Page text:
April 2013 archive

Kent-Sussex Master Gardeners open application process for Class of 2013

Master Gardener logo

Master Gardener logo

The application period is open for Master Gardener training in Kent and Sussex counties. Master Gardeners enjoy gardening, have gardening experience, want to learn more about gardening and have a desire to help others in their community. Following an intensive twelve-week training program with day-time classes alternating between the two county Extension offices, the trainees volunteer a minimum of 45 hours during their first year before becoming official Master Gardeners. Training is held every other year in the fall. Classes for the Class of 2013 will begin in September (right after Labor Day and completed before Thanksgiving.

Master Gardeners are working volunteers and are supported by Delaware Cooperative Extension through the University of Delaware and Delaware State University Extension offices.Master Gardeners are part of a vibrant community of individuals dedicated to growing a greener Delaware, with a more bio-diverse and sustainable environment. They extend the home garden outreach of Delaware Cooperative Extension, staffing garden “hotlines” for much of the year, offering information at events such as community fairs, festivals and farmers’ markets, talking to local civic groups and working with youth groups and schools. Many provide workshops on favorite garden topics and are available through a speakers’ bureau to make presentations for community groups upon request. A dedicated group of puppeteers in Sussex County perform an educational version of “Peter Rabbit” to the delight of children of all ages.

There are many opportunities for volunteers. On May 4, for example, Sussex County Master Gardeners will have an information table at the Antique Market at Silver Hill to be held at the Parson Throne Mansion, 501 NW Front Street, Milford; another information table as well as a display of Accessible Gardening tips and tools at the Gardening for the Bays Native Plant Sale at the James Farm Ecological Preserve on Cedar Neck Road in Ocean View from 9 a.m.-1 p.m.; and will present their award-winning Peter Rabbit puppet show at Crossroad Community Church’s annual May Fair at 20684 State Forest Road, Georgetown, where there will also be a presentation on Vegetable Gardening in Containers.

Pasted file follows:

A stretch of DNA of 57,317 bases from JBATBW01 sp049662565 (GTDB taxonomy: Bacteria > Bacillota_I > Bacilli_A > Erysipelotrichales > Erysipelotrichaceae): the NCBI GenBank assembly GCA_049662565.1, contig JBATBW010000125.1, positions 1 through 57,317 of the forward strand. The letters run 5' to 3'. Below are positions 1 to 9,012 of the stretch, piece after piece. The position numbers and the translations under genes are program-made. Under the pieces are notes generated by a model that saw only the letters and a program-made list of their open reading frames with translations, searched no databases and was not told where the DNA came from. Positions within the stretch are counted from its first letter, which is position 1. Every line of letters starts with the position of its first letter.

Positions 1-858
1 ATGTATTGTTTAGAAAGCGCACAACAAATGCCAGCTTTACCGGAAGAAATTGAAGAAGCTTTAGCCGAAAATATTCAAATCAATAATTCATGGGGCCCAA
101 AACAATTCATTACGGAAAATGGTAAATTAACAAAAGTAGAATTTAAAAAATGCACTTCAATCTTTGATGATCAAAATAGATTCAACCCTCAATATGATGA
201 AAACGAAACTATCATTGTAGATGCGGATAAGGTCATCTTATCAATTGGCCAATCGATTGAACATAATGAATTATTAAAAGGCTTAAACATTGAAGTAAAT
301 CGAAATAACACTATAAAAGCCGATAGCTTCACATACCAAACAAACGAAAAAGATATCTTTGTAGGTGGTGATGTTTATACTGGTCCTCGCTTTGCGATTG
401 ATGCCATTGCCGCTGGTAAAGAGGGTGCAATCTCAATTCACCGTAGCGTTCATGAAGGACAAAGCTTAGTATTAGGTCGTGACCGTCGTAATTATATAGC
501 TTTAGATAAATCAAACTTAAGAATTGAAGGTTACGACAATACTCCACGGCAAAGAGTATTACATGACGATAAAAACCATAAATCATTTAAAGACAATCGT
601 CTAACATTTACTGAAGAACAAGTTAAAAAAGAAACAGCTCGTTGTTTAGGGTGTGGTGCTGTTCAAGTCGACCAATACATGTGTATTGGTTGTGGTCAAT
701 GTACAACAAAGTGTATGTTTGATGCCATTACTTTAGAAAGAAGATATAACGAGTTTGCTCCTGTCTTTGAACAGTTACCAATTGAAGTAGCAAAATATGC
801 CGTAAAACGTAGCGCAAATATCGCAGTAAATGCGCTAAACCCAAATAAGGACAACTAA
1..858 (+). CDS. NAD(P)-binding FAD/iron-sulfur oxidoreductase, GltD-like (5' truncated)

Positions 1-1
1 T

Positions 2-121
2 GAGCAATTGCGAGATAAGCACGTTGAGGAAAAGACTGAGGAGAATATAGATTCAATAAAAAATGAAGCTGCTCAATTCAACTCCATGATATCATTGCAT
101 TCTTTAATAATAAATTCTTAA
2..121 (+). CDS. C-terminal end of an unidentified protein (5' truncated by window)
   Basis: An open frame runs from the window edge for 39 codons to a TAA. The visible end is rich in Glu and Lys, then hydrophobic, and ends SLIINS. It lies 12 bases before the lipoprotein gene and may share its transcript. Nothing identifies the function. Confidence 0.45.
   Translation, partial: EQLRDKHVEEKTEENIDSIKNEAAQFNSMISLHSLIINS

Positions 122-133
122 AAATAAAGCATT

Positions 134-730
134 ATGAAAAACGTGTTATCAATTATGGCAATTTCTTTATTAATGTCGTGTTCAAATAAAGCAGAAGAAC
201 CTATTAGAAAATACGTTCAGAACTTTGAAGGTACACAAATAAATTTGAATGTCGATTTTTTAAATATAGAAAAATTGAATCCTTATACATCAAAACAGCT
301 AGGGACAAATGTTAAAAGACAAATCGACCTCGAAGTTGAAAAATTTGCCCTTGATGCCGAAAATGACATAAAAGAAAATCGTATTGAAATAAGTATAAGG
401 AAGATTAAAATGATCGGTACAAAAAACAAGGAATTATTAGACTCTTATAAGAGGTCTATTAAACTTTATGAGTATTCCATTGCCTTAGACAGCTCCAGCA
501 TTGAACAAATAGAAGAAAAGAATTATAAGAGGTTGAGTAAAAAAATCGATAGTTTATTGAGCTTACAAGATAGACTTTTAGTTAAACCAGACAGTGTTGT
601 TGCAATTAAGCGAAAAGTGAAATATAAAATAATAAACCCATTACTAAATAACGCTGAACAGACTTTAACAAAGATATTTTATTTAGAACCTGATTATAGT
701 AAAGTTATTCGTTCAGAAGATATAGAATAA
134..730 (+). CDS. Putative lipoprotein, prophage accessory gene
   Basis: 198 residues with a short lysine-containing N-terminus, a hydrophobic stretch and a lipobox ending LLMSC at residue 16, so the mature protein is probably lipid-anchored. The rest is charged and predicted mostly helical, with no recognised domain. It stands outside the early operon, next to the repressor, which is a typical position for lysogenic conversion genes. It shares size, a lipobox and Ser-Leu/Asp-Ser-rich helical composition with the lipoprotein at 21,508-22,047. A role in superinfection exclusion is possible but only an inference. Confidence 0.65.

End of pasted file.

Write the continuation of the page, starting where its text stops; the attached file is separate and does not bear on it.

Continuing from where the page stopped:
Tracy Wootten, horticultural agent for Sussex County, said, “Without these wonderful volunteers, Cooperative Extension would not be able to provide the impressive amount of outreach that is being offered to local Delaware communities.”

The training program includes formal lectures, discussion sessions, tours, workshops, and problem-solving sessions. Advanced training opportunities include state, regional and national workshops, lectures at monthly business meetings, special training sessions, and the shared experiences of a group of skilled, experienced gardeners.

The application can be found online at http://extension.udel.edu/lawngarden/master-gardener-volunteer-educators/become-a-master-gardener/
Send completed applications to: Kent County Extension Office, 69 Transportation Circle, Dover, 19901.

All applications must be received by June 1, 2013. Class size is limited. All applicants must attend a reception on June 20, 2013, from 6 to 8 p.m. at the Kent County Extension Office. If accepted, you will be notified by letter and will receive further information about classes. It is the policy of the Delaware Cooperative Extension System that no person shall be subjected to discrimination on the grounds of race, color, sex, disability, age or national origin. The Delaware Cooperative Extension Master Gardener Program is provided in coordination with the University of Delaware and Delaware State University.